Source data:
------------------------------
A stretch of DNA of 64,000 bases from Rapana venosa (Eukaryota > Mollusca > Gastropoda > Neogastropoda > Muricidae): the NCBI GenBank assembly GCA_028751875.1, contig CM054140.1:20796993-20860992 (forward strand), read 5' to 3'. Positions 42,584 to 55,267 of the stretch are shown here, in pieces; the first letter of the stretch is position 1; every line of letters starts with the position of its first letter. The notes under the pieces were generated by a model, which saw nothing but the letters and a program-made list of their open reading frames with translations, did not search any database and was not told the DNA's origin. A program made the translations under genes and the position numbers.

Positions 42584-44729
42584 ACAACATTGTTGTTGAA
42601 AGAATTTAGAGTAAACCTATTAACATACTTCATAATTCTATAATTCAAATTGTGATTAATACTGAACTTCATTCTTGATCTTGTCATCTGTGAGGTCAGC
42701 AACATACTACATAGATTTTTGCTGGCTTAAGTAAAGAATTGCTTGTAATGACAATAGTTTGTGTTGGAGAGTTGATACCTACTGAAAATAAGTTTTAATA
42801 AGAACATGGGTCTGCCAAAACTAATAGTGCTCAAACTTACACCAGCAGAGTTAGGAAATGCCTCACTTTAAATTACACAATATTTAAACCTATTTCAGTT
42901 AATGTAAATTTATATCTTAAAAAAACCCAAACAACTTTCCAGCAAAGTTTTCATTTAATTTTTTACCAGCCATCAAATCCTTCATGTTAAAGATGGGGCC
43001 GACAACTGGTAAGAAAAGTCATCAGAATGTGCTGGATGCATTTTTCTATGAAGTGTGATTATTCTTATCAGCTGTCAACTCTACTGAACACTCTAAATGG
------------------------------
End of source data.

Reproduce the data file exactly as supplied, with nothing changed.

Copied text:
A stretch of DNA of 64,000 bases from Rapana venosa (Eukaryota > Mollusca > Gastropoda > Neogastropoda > Muricidae): the NCBI GenBank assembly GCA_028751875.1, contig CM054140.1:20796993-20860992 (forward strand), read 5' to 3'. Positions 42,584 to 55,267 of the stretch are shown here, in pieces; the first letter of the stretch is position 1; every line of letters starts with the position of its first letter. The notes under the pieces were generated by a model, which saw nothing but the letters and a program-made list of their open reading frames with translations, did not search any database and was not told the DNA's origin. A program made the translations under genes and the position numbers.

Positions 42584-44729
42584 ACAACATTGTTGTTGAA
42601 AGAATTTAGAGTAAACCTATTAACATACTTCATAATTCTATAATTCAAATTGTGATTAATACTGAACTTCATTCTTGATCTTGTCATCTGTGAGGTCAGC
42701 AACATACTACATAGATTTTTGCTGGCTTAAGTAAAGAATTGCTTGTAATGACAATAGTTTGTGTTGGAGAGTTGATACCTACTGAAAATAAGTTTTAATA
42801 AGAACATGGGTCTGCCAAAACTAATAGTGCTCAAACTTACACCAGCAGAGTTAGGAAATGCCTCACTTTAAATTACACAATATTTAAACCTATTTCAGTT
42901 AATGTAAATTTATATCTTAAAAAAACCCAAACAACTTTCCAGCAAAGTTTTCATTTAATTTTTTACCAGCCATCAAATCCTTCATGTTAAAGATGGGGCC
43001 GACAACTGGTAAGAAAAGTCATCAGAATGTGCTGGATGCATTTTTCTATGAAGTGTGATTATTCTTATCAGCTGTCAACTCTACTGAACACTCTAAATGG